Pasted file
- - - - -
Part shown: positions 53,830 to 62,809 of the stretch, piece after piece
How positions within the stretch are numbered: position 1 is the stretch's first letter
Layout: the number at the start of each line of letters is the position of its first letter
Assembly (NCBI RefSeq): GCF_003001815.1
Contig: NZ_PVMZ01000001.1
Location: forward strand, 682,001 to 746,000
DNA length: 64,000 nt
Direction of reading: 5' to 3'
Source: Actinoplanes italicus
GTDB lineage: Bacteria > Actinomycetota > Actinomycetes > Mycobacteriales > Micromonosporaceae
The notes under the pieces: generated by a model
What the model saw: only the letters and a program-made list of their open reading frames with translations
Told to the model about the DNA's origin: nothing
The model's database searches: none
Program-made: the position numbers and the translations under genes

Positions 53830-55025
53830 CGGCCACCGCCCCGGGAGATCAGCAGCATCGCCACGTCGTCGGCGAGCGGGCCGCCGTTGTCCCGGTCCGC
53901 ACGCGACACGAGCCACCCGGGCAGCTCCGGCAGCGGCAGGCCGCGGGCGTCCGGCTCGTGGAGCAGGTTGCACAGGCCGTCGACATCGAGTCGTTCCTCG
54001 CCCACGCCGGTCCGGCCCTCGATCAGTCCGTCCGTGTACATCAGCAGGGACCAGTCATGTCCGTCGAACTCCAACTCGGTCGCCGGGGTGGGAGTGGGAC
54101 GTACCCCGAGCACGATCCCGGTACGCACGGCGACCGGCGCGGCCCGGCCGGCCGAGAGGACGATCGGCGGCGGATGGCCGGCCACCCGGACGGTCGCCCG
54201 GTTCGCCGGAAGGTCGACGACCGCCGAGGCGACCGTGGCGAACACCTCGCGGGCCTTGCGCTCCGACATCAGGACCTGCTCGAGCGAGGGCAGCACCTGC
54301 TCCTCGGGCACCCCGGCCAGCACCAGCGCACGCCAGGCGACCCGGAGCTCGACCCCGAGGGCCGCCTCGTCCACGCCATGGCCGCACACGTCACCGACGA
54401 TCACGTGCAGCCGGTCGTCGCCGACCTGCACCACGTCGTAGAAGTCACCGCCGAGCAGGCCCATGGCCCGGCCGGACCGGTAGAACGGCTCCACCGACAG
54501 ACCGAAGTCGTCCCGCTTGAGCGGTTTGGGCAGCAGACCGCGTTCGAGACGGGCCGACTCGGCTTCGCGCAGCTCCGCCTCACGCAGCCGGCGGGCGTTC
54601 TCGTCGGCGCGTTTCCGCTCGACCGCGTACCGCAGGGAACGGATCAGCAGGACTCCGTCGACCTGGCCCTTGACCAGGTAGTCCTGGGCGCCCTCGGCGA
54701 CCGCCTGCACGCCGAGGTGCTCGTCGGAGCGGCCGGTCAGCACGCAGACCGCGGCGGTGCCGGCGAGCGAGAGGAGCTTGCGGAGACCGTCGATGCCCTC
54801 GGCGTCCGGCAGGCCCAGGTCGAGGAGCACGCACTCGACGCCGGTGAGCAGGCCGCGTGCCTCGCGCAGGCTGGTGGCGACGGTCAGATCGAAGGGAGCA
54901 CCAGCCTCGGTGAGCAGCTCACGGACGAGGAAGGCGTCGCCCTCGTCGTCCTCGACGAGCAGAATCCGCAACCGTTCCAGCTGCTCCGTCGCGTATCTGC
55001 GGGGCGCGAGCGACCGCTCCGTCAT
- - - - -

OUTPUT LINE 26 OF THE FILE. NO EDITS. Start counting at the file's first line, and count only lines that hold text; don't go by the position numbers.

54701 CCGCCTGCACGCCGAGGTGCTCGTCGGAGCGGCCGGTCAGCACGCAGACCGCGGCGGTGCCGGCGAGCGAGAGGAGCTTGCGGAGACCGTCGATGCCCTC